Michigan’s osprey population – nearly absent from much of the state due to the effects of DDT, other pesticide use and habitat loss – continues to rebound. In southern Michigan, monitoring efforts are in place to track the revitalization of this species.
This year, four osprey chicks from area nests were outfitted with “backpack” GPS telemetry units funded by DTE Energy, Huron Valley Audubon, Lou Waldock and Michigan Osprey member Barb Jensen. The GPS backpacks help scientists track the young birds’ daily movements and seasonal migration patterns.
The chicks were hatched on platforms at Michigan State University’s Lux Arbor Reserve in Delton, at Kensington Metropark in Milford and on Fletcher’s Pond near Alpena.
“We are very excited to have this opportunity to place GPS units on several ospreys this year,” said Julie Oakes, Michigan Department of Natural Resources wildlife biologist. “This will not only provide the DNR with information on what migration routes the birds take, but will also give us insight into the perils they must endure on their migration.” Read more
WASHINGTON, DC – Government officials, bowing to the bluster of anti-hunters, have closed the hunting of grizzly bears in British Columbia, Canada. This move ignores all sound science that supports a continuation of grizzly bear hunting in that Province.
Safari Club International (SCI) is actively pursuing a number of different avenues to address this pressing issue, including a call to base all wildlife management decisions on sound science that supports sustained use of those renewable resources.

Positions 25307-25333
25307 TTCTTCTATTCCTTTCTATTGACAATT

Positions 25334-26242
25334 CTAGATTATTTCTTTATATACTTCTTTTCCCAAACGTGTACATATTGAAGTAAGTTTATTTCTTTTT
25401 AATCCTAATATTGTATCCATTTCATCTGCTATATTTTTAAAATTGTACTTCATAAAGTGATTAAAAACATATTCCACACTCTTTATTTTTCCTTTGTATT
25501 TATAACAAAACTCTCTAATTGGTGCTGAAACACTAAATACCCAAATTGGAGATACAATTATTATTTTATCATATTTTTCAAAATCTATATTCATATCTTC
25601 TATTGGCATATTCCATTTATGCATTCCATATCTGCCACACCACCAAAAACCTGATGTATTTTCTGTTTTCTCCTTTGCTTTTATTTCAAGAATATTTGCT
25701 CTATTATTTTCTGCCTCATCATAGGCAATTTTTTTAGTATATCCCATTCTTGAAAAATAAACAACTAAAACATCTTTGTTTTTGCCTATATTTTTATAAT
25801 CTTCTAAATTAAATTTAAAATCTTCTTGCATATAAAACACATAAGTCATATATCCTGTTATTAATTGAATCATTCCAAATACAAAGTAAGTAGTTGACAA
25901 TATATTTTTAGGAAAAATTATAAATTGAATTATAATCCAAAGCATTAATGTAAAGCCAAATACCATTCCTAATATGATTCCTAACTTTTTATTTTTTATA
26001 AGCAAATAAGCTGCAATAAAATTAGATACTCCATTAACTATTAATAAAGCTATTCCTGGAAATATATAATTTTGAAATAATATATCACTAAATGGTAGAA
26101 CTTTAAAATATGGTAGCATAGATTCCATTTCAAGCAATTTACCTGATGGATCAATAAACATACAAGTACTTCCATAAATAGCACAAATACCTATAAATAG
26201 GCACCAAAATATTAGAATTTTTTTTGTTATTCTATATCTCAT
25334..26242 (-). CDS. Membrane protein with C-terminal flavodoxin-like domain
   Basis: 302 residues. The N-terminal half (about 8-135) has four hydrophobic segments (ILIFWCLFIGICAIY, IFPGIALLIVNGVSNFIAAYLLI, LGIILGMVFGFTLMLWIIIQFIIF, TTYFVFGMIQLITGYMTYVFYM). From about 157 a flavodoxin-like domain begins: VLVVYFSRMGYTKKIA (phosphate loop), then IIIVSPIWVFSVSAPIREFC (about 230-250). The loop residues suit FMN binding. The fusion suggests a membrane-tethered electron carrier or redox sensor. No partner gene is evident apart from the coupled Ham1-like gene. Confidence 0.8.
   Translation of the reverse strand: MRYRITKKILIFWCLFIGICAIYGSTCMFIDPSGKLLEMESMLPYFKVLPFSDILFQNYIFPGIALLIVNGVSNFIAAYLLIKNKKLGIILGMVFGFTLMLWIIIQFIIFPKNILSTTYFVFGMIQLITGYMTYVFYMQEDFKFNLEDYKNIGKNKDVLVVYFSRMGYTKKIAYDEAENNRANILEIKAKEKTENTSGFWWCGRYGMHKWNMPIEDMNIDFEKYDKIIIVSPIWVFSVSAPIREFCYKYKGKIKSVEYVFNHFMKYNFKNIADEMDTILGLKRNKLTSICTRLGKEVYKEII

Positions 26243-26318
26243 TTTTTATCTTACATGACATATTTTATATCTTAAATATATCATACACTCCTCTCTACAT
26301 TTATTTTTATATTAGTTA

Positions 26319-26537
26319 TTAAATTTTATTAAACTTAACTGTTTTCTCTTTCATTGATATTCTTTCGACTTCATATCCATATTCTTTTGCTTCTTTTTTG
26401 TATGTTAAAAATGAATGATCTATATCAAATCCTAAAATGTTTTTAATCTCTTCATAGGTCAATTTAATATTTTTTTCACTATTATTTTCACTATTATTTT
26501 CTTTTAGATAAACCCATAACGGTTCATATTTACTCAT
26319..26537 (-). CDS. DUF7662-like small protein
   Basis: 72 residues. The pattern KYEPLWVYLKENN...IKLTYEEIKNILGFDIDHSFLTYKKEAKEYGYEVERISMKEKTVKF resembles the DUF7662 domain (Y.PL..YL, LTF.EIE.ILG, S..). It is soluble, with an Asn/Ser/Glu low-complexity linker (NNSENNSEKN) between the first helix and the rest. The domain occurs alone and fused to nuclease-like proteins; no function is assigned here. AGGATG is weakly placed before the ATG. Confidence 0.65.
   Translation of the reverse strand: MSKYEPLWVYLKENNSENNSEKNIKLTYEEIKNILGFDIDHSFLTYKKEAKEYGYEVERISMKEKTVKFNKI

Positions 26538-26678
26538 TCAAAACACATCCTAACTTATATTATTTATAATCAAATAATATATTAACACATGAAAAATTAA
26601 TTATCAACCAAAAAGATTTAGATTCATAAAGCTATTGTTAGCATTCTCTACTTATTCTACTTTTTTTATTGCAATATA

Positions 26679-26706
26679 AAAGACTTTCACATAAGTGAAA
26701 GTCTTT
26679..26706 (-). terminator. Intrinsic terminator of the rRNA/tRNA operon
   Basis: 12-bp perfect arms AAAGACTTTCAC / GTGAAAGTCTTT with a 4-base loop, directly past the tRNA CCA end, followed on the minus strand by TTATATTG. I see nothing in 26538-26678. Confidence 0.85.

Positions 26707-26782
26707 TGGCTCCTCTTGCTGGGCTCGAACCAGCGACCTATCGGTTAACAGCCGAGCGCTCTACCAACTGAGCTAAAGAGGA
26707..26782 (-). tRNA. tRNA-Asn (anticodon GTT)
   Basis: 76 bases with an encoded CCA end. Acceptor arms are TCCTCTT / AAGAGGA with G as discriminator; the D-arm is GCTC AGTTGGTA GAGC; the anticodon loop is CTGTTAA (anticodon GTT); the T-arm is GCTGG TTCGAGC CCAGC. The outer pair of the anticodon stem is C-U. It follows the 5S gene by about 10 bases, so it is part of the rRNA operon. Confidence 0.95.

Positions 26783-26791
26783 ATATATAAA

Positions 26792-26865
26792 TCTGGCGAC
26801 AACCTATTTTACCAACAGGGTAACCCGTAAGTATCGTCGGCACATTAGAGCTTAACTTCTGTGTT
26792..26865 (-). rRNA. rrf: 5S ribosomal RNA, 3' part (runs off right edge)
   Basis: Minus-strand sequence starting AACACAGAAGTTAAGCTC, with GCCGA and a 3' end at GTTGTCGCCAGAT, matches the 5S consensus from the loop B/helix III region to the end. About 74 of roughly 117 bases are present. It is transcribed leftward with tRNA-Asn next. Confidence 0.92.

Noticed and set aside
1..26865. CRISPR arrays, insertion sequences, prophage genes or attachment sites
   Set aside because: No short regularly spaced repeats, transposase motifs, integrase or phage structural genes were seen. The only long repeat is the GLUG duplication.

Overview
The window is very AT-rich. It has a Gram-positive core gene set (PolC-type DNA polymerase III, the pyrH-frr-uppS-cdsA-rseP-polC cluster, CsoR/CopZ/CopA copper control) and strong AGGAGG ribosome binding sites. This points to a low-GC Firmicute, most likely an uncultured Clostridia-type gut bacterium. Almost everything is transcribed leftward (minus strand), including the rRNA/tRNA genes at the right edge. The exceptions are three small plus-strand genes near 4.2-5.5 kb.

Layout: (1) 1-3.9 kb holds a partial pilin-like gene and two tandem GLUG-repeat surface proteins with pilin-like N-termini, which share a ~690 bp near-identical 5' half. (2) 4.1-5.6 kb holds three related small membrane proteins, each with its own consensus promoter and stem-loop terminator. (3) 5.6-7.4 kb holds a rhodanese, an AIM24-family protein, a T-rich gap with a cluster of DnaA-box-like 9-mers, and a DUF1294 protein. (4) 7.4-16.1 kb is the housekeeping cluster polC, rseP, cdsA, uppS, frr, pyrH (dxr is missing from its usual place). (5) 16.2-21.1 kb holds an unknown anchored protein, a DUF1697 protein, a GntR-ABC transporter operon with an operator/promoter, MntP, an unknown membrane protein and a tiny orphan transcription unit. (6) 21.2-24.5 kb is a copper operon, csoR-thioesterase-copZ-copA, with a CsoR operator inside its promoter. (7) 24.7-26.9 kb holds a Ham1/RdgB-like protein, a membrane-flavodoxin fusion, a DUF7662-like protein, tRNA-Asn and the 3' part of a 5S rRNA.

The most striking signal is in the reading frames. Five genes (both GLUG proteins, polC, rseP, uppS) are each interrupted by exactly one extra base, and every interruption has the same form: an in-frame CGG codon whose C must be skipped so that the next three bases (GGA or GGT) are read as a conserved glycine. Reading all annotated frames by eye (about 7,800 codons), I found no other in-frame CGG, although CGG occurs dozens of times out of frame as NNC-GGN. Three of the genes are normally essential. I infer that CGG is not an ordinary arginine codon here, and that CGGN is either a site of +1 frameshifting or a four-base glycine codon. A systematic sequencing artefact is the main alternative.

In a letter to the Minister and Deputy Minister of Forests, Lands, Natural Resource Operations and Rural Development, SCI stated, “We at Safari Club International are deeply troubled by the recent announcement of the closure of grizzly bear hunting in British Columbia. We feel this decision has been based on emotion and not science. Decisions of this magnitude must be made, using sound science-based conservation. There should have been stakeholder consultations before such drastic action was taken.” Read more
These feral hogs were trapped one night after a trap was set up on Ken Hobbs’ property.
JEFFERSON CITY, Mo. — When Ken Hobbs bought his 362 acres in Reynolds County, it was pristine and he planned to farm cattle and goats on the land. Then feral hogs moved in. Feral hogs are an aggressive invasive species. Their violent nature, rooting habits, and known diseases pose a threat to wildlife, farm crops, and the balance of nature.
“I had planned until this problem got so big to have cattle and goats in here,” Hobbs said. “I’d be afraid to put cattle out there because there’s no way I’m going to have a herd of cattle out there without broken legs, it’s not going to happen.”
The feral hogs didn’t only dash Hobb’s hopes of farming his land, they’ve also significantly decreased the numbers of wildlife that once thrived on the property.
“My turkey population went from one that I could actually go out and see every day, 15 to 20 of them in a flock, and in three to four different places on my property. Now those no longer exist,” he said. Read more